Effects of dietary thyme essential oil on hemato-immunological indices, intestinal morphology, and microbiota of Nile tilapia
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Thyme (Thymus vulgaris) essential oil (TVEO) is a herbal medicine with one of the highest levels of antimicrobial activity. Although TVEO has been broadly used in poultry and swine production due to its immunostimulatory and growth-promoting characteristics, the effects of TVEO on fish are poorly characterized. In this study, Nile tilapia (Oreochromis niloticus L.) were fed 0, 0.1, 0.5, and 1% TVEO for 15 days. Subsequently, blood parameters, intestinal morphology, and the population of Bacillus bacteria in the intestine were evaluated. The numbers of lymphocytes (p < 0.05) and leukocytes (p < 0.05) significantly increased in the blood of the fish fed the highest dose of TVEO. Based on the normal behavior of the fish and the alanine aminotransferase (ALT) and aspartate aminotransferase (AST) levels, which were not altered (p > 0.05), this study concluded that the diets were safe and showed no negative or toxic effects. Even at doses as high as 1%, TVEO did not alter the population of beneficial Bacillus bacteria in the gut. In conclusion, supplementation with TVEO stimulated the cellular components of the non-specific immune response of Nile tilapia without causing deleterious effects or altering the population of important intestinal bacteria.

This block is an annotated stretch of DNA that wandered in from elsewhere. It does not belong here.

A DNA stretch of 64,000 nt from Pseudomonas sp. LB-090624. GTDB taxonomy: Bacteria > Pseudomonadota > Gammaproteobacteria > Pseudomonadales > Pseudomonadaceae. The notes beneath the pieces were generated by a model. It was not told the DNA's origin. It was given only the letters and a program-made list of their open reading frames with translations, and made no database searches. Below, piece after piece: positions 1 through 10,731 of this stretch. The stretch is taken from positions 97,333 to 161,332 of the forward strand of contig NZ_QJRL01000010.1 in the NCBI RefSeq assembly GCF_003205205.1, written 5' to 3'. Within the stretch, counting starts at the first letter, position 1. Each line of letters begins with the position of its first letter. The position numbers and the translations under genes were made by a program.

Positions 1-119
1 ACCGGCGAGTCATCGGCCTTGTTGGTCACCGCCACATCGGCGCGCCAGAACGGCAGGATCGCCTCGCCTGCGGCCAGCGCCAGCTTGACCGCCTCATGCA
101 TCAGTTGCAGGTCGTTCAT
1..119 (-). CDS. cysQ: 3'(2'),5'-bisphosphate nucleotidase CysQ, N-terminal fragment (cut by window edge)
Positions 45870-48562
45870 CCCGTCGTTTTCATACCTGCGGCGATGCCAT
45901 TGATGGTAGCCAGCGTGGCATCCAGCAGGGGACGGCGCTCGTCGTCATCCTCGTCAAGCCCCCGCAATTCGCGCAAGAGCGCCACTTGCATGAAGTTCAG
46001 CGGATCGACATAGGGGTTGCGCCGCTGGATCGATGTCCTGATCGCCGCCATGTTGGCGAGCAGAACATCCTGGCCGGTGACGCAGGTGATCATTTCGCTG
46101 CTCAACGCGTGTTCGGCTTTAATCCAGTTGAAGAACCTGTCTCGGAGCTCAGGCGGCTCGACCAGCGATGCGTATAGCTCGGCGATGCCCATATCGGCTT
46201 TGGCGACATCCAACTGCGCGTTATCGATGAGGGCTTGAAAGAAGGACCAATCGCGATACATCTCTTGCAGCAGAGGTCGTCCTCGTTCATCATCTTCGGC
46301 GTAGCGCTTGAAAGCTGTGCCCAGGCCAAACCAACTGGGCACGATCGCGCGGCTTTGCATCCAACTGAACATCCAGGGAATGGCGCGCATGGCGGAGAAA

KeywordsBacillus Herbal medicine Immunostimulant Innate immunity Plant extract
The authors thank Dra. Vany P. Ferraz (Chromatography Laboratory, Department of Chemistry, UFMG) for the assistance with the analysis of the EOs. The manuscript was edited for proper English language, grammar, punctuation, spelling, and overall style by one or more of the highly qualified native English speaking editors at American Journal Experts.
This work was supported by grants from the National Council for Scientific and Technological Development-CNPq (140487/2014-0), and the São Paulo Research Foundation-FAPESP and the Coordination of Superior Level Staff Improvement-CAPES (2014/14039-9).
Compliance with ethical standards
The experiment was approved by the Ethics Committee on the Use of Animals (CEUA) of the School of Agricultural Sciences and Veterinary Medicine at Universidade Estadual Paulista (UNESP), Jaboticabal, SP, Brazil, under protocol number 13019/15. The approval was consistent with the ethical principles adopted by the Brazilian College of Animal Experimentation.
Conflict of interest
The authors declare that they have no conflict of interest.
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